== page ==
Since that weekend, the choices just kept on coming.  One of the monks at the monastery with which I am affiliated passed from this life, and in my heart, those men are my brothers – I needed to go there for a little while.  The emotional price of not going would be higher than the physical price if I went. With my husband’s help I was there for an hour.

Again with my husband’s help, I chose, 48 hours later, to push myself to keep my commitment to two hours a month of volunteer art instruction at a local gallery.   I chose to push some more to visit a sick friend afterward.

I chose to push to try to help someone who is thinking of suicide.  I may never know if I made any difference but not trying was unthinkable to me.

Yesterday, I chose to do what I knew was right, listen to my husband’s advice and let him deliver a grandson’s birthday present without me.

Yesterday, I chose to push in an effort to help my brother who is mentally ill and who depends upon me – a very upsetting situation had arisen.

And then I began to fall apart.


I mopped at my tears and painfully, slowly made my way out to the mailbox and back.  I sat down at the dining room table with the mail and lost it…just lost it…


Too much upset, too little care for my health, too much skewed perspective… Wait – what?

Yes, though it took something that came in the mail to put it all together that way.  A little booklet I thought I’d seen before – but which, if I had, I’d never really seen before – with a quote front and center on the first page.

“Pray, Hope and Don’t Worry.” Padre Pio


I dried my tears (again) and read it twice.  I began to see clearly that I had, indeed, done all that I could do in each choice I’d made. I’d made no decisions without prayer, thought, and counsel. I’d achieved the best balance I was capable of between what others needed and what I needed.  I’d put resources into the hands of those who needed them and I’d put the situation with my brother into the hands of his expert team (for whom I thank God!)  What I hadn’t done was balance it with what I now see to be truth.

It is time to begin again to look after my peace, my health.  It is time to surrender.  Not to give up, but to accept that after I have done what is in my limited power to do, it is time to surrender the outcome. 


Peace is mine again.


May it also be yours.



For those who pray, please pray
for the eternal rest of Father Daniel Homan, OSB and the needs of the community
of St. Benedict Monastery.

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Lately, I find myself thinking of the exhaustion from which I cannot escape as unspeakable. It is unspeakable in all its definitions.   Dictionaries describe the word unspeakable as unutterable, indescribable, inexpressibly bad, horrendous, beyond description and not to be spoken.

My experience of it is all of those things. It is as though there were an invisible gag stopping me from speaking of the exhaustion and if it were removed, I still could not find words for it – such inadequate things, words. Yet we often have only words with which to communicate, to try to convey to others any ideas at all.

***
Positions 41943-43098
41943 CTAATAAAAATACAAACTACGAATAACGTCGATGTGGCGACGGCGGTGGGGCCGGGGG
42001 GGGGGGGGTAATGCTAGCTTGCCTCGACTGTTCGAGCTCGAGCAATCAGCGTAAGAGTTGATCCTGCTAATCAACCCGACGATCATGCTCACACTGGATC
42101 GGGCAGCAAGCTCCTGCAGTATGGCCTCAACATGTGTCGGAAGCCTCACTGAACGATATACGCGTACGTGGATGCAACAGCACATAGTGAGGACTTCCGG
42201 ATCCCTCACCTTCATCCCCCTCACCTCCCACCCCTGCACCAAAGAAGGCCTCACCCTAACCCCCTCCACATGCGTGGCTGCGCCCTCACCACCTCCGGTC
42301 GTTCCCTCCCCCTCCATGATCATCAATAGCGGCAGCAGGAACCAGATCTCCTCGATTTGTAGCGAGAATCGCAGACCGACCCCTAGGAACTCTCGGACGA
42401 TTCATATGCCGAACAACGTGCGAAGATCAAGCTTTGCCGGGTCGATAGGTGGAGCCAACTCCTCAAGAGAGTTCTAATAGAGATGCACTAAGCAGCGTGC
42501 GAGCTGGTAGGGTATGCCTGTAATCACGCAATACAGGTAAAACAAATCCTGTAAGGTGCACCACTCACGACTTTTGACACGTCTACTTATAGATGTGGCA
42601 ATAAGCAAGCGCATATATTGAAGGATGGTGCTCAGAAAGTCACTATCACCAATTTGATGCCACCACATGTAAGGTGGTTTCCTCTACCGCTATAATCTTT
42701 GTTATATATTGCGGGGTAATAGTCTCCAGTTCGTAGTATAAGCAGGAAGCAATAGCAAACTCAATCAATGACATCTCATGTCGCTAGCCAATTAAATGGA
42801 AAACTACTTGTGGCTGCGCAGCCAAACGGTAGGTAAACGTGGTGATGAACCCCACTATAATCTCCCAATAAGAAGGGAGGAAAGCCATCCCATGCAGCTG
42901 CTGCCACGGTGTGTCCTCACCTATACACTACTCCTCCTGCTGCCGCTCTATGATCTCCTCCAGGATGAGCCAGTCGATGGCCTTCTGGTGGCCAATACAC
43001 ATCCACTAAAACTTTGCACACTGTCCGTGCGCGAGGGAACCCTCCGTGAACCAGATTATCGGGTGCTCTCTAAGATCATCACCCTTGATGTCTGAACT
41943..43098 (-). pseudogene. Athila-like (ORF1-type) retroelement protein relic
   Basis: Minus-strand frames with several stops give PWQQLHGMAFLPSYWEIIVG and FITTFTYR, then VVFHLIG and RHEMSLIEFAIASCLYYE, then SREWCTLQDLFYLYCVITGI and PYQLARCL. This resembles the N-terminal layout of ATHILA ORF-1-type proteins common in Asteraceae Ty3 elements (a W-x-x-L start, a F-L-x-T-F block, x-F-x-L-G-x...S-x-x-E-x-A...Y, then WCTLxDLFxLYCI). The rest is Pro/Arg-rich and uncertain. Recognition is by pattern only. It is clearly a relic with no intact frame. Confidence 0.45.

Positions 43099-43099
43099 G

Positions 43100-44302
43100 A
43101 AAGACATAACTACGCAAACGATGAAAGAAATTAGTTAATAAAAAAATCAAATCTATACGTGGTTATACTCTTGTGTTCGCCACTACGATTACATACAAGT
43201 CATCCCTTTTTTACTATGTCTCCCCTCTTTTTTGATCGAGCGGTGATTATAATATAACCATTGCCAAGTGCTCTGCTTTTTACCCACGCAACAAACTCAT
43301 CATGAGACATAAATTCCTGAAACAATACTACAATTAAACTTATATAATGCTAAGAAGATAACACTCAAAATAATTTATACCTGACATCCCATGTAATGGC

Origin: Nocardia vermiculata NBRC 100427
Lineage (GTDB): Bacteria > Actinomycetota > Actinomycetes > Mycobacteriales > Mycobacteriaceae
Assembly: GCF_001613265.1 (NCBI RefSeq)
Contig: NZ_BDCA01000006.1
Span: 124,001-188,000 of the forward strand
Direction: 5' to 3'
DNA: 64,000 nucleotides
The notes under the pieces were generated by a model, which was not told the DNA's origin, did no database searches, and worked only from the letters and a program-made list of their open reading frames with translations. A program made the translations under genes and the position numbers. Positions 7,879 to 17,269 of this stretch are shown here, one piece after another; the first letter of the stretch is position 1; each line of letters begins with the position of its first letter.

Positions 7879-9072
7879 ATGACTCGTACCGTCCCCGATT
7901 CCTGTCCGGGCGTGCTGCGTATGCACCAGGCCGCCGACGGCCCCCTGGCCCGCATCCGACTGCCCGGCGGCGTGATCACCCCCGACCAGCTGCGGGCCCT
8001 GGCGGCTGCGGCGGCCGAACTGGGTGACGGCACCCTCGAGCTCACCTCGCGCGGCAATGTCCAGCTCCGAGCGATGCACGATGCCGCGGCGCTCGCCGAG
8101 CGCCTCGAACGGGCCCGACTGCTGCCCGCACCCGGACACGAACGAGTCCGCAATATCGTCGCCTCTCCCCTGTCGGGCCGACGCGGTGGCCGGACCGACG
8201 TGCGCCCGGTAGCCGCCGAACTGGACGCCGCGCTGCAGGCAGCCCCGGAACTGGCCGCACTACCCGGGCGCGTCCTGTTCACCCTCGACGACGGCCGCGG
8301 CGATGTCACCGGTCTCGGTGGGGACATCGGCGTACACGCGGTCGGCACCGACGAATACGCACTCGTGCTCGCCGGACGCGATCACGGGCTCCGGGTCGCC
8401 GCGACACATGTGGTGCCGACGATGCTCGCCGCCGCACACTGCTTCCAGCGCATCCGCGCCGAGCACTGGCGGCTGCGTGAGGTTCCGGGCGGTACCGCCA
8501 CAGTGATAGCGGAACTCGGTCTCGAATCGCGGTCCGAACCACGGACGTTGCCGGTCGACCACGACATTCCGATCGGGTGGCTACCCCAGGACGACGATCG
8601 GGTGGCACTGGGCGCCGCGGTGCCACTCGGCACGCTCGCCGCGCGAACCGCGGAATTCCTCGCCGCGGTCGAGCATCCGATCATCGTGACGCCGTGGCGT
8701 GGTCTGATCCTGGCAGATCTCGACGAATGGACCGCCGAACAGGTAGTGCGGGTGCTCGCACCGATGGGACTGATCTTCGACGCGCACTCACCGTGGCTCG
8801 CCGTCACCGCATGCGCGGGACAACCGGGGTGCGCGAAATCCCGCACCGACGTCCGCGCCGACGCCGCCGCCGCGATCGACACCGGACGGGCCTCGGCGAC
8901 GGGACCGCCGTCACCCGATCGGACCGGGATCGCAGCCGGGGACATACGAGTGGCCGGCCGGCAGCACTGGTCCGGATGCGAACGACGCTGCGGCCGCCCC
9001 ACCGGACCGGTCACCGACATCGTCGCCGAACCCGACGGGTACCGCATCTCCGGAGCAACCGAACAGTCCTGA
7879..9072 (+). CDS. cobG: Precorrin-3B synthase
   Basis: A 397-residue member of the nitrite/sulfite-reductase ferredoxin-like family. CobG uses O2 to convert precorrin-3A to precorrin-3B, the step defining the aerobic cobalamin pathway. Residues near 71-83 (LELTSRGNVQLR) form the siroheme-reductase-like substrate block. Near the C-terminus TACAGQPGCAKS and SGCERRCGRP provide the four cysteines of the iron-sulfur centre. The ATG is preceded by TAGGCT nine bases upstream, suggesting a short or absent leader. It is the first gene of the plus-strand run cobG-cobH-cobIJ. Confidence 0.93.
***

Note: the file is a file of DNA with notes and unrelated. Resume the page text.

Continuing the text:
Medical people, even those who sincerely want to help us, still use that completely inappropriate word: fatigue.  How I wish I could strike that word from the dictionary!  At the least, I wish I could strike it from the minds of doctors and from the name given this thing that is truly – unspeakable.

Recently, I was a patient in the cardiac emergency room of a major hospital.  People were so kind, so competent!  My gratitude for their care is immense!  And yet, I can still see how the intake person stopped typing when I had to name my overall diagnosis.  Her face well-schooled, only her fingers betrayed what must be policy.  Nowhere in that record will it say the name of the disease with which I have been diagnosed for over 20 years.  Only the measurable symptoms, including this cardiac issue (an electrical glitch) will be listed.

Inside, I became very small.

Inside, I felt a reflex of need to defend myself; “I did not diagnose myself!  Doctor after doctor after specialist after specialist have confirmed it!   I have documentation!  Do you think I want this label?  Don’t you know that every reputable agency has acknowledged that not only is this thing organic and real, but that they have compared the level of disability to people in end-stage renal failure and stated that patients are more disabled than those undergoing chemotherapy or even an AIDS patient 2-3 months from death?  Don’t just dismiss it!”

Inside, I remembered my brother, who, dying of AIDS in 1995, suddenly looked at me with sadness and understanding and said “Even I am less exhausted than you are.”  We had been talking about him, not me!  I hadn’t even been thinking about my own problems.  So, I have lived that comparison, and know it for the truth it is.

I’m just so tired of explaining.  I am so tired of trying to put words to the unspeakable.  I am so tired of taking care of the ramifications of this disease (even in the hospital several years ago, after major surgery) without the understanding of those who should understand best.  I am so far past the word exhaustion that it is truly – unspeakable.